People forage for memories in the same way birds forage for berries

February 14, 2012

Humans move between 'patches' in their memory using the same strategy as bees flitting between flowers for pollen or birds searching among bushes for berries.

Researchers at the University of Warwick and Indiana University have identified parallels between animals looking for food in the wild and humans searching for items within their – suggesting that people with the best 'memory foraging' strategies are better at recalling items.

Scientists asked people to name as many animals as they could in three minutes and then compared the results with a classic model of optimal foraging in the real world, the marginal value theorem, which predicts how long animals will stay in one patch before jumping to another.

Dr Thomas Hills, associate professor in the psychology department at the University of Warwick, said: "A bird's food tends to be clumped together in a specific patch – for example on a bush laden with berries.

"But when the on a bush are depleted to the point where the bird's energy is best focused on another more fruitful bush, it will move on.

"This kind of behaviour is predicted by the marginal value theorem, for a wide variety of animals.

"Because of the way human attention has evolved, we wondered if humans might use the same strategies to forage in memory. It turns out, they do.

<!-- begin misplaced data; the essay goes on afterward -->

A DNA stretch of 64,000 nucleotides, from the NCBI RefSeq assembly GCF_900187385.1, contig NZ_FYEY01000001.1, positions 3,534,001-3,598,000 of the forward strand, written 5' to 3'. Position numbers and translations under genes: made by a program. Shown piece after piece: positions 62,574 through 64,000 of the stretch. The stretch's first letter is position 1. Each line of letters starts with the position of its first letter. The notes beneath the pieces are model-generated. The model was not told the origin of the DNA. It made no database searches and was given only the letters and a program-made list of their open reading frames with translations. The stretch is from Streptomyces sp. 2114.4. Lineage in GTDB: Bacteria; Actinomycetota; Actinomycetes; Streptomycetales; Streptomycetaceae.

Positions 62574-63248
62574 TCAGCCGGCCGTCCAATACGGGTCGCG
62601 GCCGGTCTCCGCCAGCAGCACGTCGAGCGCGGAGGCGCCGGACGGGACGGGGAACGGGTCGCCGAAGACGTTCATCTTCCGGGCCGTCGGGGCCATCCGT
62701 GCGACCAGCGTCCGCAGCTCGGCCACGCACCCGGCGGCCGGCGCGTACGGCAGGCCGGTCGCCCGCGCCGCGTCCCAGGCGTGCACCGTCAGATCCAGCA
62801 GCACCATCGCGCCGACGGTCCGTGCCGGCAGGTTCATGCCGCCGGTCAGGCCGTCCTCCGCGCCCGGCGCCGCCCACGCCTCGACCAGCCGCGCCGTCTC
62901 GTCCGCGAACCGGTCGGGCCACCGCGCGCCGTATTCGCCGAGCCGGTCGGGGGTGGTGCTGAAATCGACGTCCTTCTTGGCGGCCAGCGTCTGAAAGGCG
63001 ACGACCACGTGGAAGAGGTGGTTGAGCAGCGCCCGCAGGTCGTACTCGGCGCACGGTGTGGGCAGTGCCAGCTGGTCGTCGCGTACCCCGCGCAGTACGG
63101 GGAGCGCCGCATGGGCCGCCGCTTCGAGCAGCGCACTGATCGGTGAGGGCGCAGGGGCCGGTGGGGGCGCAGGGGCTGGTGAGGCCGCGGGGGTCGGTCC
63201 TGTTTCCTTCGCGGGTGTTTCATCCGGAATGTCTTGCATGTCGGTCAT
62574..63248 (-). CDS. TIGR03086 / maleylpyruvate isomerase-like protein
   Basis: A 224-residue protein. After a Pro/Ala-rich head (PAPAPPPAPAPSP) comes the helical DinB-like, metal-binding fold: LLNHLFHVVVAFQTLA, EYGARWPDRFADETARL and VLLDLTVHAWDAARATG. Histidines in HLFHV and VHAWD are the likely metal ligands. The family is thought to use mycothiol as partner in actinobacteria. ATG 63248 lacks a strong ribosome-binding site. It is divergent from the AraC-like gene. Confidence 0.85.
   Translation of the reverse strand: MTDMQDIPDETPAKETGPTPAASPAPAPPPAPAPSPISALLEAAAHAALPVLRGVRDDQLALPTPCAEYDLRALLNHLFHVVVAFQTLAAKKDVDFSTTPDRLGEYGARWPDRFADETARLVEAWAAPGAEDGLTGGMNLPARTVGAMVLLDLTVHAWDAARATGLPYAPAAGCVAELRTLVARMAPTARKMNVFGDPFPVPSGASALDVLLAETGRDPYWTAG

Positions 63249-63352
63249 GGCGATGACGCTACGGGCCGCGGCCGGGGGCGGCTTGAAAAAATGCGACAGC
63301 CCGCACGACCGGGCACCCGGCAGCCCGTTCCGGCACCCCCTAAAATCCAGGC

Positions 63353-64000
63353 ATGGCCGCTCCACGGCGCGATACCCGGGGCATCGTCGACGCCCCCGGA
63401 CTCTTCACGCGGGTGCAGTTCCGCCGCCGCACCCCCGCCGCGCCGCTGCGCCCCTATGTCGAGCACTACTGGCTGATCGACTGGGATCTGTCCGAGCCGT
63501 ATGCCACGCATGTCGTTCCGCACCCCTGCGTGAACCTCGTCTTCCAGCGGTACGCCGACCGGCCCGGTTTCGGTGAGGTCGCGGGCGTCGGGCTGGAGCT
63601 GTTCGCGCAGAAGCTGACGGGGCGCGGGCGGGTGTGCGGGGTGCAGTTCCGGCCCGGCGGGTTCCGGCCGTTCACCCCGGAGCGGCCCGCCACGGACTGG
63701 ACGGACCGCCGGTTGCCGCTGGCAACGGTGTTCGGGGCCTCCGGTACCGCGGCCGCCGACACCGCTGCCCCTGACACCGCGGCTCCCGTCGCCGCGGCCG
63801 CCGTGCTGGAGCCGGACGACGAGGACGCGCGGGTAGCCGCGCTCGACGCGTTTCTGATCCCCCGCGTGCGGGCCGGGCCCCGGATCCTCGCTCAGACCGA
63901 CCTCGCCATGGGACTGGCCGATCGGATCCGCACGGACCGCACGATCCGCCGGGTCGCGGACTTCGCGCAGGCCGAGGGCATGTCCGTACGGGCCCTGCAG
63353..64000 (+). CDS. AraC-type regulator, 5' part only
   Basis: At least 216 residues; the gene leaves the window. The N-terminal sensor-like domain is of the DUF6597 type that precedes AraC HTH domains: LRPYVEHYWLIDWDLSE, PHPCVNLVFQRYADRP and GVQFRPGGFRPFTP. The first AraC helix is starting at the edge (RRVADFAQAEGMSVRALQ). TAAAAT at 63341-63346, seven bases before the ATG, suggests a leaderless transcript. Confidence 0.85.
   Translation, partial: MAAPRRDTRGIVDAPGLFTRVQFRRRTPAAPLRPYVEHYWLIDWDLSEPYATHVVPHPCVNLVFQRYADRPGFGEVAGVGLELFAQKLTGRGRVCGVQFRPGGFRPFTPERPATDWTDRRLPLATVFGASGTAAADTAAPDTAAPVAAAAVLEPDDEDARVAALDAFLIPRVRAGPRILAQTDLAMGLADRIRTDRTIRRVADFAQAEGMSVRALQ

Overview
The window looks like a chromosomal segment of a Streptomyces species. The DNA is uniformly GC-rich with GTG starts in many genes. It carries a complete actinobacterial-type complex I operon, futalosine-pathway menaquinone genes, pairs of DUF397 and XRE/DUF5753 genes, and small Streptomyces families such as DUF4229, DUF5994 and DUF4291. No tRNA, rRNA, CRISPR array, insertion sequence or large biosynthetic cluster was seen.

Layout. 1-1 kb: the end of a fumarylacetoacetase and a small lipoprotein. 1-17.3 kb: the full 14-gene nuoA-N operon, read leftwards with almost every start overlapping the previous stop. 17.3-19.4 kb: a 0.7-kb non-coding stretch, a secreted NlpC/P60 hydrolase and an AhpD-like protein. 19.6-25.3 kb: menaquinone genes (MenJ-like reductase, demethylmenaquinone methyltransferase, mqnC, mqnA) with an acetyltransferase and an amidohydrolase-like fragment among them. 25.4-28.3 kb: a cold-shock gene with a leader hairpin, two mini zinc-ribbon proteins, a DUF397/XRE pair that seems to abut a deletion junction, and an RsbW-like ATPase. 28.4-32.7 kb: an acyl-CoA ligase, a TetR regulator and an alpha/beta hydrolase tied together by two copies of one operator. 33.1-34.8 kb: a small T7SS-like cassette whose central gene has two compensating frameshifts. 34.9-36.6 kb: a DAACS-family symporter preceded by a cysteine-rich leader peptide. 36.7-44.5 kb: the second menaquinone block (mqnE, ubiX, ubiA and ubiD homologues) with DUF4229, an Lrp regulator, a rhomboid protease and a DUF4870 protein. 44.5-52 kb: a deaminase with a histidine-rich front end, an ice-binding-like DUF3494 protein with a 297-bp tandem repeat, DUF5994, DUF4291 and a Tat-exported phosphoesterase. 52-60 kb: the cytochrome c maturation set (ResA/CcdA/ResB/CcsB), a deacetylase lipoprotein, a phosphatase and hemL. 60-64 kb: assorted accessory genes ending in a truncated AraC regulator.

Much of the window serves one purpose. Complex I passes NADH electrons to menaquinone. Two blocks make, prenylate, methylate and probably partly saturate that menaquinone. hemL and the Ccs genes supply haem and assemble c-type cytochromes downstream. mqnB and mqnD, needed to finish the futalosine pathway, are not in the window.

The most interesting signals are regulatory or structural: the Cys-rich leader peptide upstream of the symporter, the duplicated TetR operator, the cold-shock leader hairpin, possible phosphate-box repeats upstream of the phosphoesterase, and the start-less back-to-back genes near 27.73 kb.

"When faced with a memory task, we focus on specific clusters of information and jump between them like a bird between bushes. For example, when hunting for animals in memory, most people start with a patch of household pets—like dog, cat and hamster.

"But then as this patch becomes depleted, they look elsewhere. They might then alight on another semantically distinct 'patch', for example predatory animals such as lion, tiger and jaguar."

The study shows that people who either stay too long or not long enough in one 'patch' did not recall as many animals as those who better judged the best time to switch between patches.

In other words, who most closely adhered to the marginal value theorem produced more items.

The study Optimal Foraging in Semantic Memory, published in Psychological Review, asked 141 undergraduates (46 men and 95 women) at Indiana University to name as many as they could in three minutes.

They then analysed the responses using a categorisation scheme and also a semantic space model, called BEAGLE, which identifies clusters in the memory landscape based on the way words are related to one another in natural language.

More information: DOI:10.1037/a0027373

Related Stories

Being in the 'no': questions influence what we remember

September 14, 2011

Imagine that you are sitting in the park, deeply engaged in a conversation with your loved one. A group of teenagers pass by in front of you. The next day you learn that the police are looking for someone to identify them ...

Recommended for you

Neural efficiency hypothesis confirmed

July 27, 2015

One of the big questions intelligence researchers grapple with is just how differences in intelligence are reflected in the human brain. Researchers at ETH Zurich have succeeded in studying further details relating to suspected ...

How does color blindness affect color preferences?

July 21, 2015

(Medical Xpress)—Dichromacy is a color vision defect in which one of the three types of cone photoreceptors is missing. The condition is hereditary and sex-linked, mostly affecting males. Although researchers have explored ...

0 comments

Please sign in to add a comment. Registration is free, and takes less than a minute. Read more

Click here to reset your password.
Sign in to get notified via email when new comments are made.